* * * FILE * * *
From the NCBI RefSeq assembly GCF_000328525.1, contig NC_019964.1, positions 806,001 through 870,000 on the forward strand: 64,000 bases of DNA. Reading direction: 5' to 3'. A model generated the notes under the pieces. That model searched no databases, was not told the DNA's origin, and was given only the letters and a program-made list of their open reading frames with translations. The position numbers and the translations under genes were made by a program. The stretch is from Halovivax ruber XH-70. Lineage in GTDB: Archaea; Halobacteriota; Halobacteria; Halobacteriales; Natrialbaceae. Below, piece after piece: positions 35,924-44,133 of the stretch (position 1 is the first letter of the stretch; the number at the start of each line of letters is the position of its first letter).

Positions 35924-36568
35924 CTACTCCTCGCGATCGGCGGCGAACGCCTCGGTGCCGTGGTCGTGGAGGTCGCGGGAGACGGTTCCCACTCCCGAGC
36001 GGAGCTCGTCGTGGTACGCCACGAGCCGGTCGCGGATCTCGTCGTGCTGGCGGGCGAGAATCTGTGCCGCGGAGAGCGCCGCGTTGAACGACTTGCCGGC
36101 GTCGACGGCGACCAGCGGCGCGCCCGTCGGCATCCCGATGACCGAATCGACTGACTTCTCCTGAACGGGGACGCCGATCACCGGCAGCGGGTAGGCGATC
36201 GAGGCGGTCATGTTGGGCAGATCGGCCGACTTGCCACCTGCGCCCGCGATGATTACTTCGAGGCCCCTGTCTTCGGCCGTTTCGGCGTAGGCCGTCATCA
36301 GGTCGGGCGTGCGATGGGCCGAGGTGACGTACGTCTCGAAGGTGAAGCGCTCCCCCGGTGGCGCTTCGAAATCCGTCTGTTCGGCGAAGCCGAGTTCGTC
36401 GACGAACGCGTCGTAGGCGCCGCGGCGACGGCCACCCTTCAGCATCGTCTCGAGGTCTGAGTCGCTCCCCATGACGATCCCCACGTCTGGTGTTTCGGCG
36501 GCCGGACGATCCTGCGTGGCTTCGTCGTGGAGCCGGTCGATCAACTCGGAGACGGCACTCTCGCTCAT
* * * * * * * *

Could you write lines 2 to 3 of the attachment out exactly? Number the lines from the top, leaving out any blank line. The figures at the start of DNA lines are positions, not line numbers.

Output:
Positions 35924-36568
35924 CTACTCCTCGCGATCGGCGGCGAACGCCTCGGTGCCGTGGTCGTGGAGGTCGCGGGAGACGGTTCCCACTCCCGAGC